|“I NOW BELONG TO A HIGHER CULT OF MORTALS FOR I HAVE SEEN THE ALBATROSS”
- Robert Taylor Coleridge
I am extremely privileged and honored to have had the opportunity to observe the majestic Albatross that glides effortlessly on the up drafts of ocean winds, spending most of its life at sea, circumnavigating the entire globe frequently. They touch land only at an annual nesting site where they will reunite with their lifetime mate and begin the most elegant courtship behavior you could only imagine. Their 12 foot wings are stretched gracefully, the tail feathers are charmingly erect and their stylish heads are poised in the most seductive stance and together they begin to dance.
The Wandering Albatross is the biggest of the Albatross species and is classified as the largest flying bird that exists on earth with a 12 foot wing span and a body length of up to 1.35m. Although this sounds rather lanky, this elegant flying giant utilizes the strong up drafts from ocean wind and swell, gliding gracefully and effortlessly without a single flap. Because of its size the Wanderer needs at least 20 knots of wind to get itself airborne therefore they nest on steep, exposed coasts and islands amongst the tussock grass, using a small runway and a sheer drop as a launching pad.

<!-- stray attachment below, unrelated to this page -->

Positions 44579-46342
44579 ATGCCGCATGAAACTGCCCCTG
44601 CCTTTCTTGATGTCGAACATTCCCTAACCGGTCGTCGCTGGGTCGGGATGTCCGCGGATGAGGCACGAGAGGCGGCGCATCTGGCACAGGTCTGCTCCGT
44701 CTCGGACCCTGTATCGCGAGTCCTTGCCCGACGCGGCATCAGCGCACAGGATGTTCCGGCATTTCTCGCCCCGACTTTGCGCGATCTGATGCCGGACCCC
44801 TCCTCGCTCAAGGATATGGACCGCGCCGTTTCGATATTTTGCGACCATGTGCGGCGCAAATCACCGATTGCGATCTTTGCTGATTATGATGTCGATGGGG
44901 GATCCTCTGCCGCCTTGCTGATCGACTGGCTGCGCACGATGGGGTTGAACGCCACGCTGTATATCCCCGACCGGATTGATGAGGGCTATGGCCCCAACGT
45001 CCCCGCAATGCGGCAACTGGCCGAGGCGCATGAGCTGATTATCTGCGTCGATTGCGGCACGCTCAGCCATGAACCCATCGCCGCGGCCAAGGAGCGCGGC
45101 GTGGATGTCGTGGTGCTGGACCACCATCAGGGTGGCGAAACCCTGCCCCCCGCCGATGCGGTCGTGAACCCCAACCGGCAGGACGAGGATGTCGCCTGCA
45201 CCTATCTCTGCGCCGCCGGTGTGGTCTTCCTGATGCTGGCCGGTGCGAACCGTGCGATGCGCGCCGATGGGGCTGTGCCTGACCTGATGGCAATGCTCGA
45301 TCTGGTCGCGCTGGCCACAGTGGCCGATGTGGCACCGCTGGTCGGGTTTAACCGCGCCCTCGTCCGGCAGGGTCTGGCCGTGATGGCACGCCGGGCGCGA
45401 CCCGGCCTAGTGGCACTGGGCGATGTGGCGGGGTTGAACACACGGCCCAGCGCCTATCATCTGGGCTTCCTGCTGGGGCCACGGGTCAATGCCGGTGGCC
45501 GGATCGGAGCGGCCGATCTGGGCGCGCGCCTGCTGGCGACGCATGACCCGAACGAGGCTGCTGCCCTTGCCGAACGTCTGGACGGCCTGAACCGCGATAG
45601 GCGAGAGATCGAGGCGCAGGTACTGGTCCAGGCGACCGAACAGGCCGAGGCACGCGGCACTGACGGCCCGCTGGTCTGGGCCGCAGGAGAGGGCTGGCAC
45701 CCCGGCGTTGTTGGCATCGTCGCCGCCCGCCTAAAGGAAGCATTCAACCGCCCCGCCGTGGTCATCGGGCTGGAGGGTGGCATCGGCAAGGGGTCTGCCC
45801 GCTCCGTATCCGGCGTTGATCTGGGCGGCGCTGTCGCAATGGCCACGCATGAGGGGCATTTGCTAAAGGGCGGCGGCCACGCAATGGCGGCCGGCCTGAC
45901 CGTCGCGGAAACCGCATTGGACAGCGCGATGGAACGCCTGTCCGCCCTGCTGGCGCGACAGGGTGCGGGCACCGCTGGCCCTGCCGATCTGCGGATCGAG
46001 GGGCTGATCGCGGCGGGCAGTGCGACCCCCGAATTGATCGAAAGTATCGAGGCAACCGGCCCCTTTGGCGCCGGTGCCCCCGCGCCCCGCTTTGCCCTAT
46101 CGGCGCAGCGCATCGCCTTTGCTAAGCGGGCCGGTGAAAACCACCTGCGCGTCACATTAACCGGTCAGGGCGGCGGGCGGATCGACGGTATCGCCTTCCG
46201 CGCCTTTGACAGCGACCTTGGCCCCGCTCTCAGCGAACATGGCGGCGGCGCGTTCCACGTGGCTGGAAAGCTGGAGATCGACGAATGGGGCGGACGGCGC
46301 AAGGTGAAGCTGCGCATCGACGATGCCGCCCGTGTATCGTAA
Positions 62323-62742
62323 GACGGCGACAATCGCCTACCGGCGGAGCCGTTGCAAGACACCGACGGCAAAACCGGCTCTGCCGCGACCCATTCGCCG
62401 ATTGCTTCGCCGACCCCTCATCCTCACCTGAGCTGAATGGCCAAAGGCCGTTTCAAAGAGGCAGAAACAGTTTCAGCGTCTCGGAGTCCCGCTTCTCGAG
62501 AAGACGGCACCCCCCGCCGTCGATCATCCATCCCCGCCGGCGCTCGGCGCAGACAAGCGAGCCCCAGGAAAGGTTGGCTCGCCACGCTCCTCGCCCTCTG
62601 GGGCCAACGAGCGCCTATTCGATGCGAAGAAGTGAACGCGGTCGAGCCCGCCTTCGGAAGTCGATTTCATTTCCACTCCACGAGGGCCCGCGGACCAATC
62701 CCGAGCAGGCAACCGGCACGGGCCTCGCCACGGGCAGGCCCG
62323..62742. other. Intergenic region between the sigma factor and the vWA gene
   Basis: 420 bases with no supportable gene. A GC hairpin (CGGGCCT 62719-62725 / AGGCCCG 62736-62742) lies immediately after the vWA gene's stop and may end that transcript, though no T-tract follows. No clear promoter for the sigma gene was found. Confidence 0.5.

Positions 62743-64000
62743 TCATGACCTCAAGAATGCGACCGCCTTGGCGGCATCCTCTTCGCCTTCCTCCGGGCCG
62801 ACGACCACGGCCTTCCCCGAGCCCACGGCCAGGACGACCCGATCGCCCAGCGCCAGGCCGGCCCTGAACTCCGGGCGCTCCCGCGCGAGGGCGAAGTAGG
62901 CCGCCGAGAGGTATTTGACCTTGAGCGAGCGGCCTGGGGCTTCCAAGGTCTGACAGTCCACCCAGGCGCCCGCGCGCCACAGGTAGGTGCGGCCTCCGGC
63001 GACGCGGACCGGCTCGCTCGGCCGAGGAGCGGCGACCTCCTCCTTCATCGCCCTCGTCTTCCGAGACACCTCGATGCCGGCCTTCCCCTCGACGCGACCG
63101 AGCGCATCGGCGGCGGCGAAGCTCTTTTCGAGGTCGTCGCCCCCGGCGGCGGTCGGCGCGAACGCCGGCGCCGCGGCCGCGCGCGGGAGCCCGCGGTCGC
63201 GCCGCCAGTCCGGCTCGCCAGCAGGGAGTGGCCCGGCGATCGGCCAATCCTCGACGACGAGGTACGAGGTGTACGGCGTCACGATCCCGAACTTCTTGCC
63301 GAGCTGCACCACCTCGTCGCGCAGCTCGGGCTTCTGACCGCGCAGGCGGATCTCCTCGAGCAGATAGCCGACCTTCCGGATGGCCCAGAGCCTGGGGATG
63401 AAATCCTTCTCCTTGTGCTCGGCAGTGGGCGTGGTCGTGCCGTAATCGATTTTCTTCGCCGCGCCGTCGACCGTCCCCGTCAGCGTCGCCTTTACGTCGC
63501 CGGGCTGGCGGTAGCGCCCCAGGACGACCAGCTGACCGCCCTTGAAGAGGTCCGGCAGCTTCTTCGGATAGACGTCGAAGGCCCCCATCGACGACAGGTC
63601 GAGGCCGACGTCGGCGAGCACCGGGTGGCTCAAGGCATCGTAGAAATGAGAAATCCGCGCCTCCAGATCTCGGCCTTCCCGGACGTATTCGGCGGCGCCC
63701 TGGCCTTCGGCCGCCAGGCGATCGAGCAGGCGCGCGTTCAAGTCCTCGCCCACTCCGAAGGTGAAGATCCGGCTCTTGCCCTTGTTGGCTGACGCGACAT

- With most sea birds, only a single egg is laid and unique to the Albatross, the chick once hatched will begin an entire year of growing before it can take to the skies.
- During this time, the parents take turn making epic foraging flights covering thousands of kilometers.
- A Wandering Albatross tracked by satellite over 71 consecutive days from its breeding site in the South Indian Ocean, traveled a total of 33,000 km in a single foraging site.
- Once fledged the juvenile will spend its first 5-7 years at sea, not once touching land, and only to return to the very nesting site it was born when it is reaches sexual maturity.
- The chick logs copious amounts of ‘on the wing’ miles, and can live to a ripe old age of 60 breeding only every second year.
The main threat to Wandering Albatross is surface longline fishing for tuna. Tuna are caught on baited hooks which are on lines which sink slowly, providing ample time for slow moving birds like Wanderers to snatch at the baited hooks.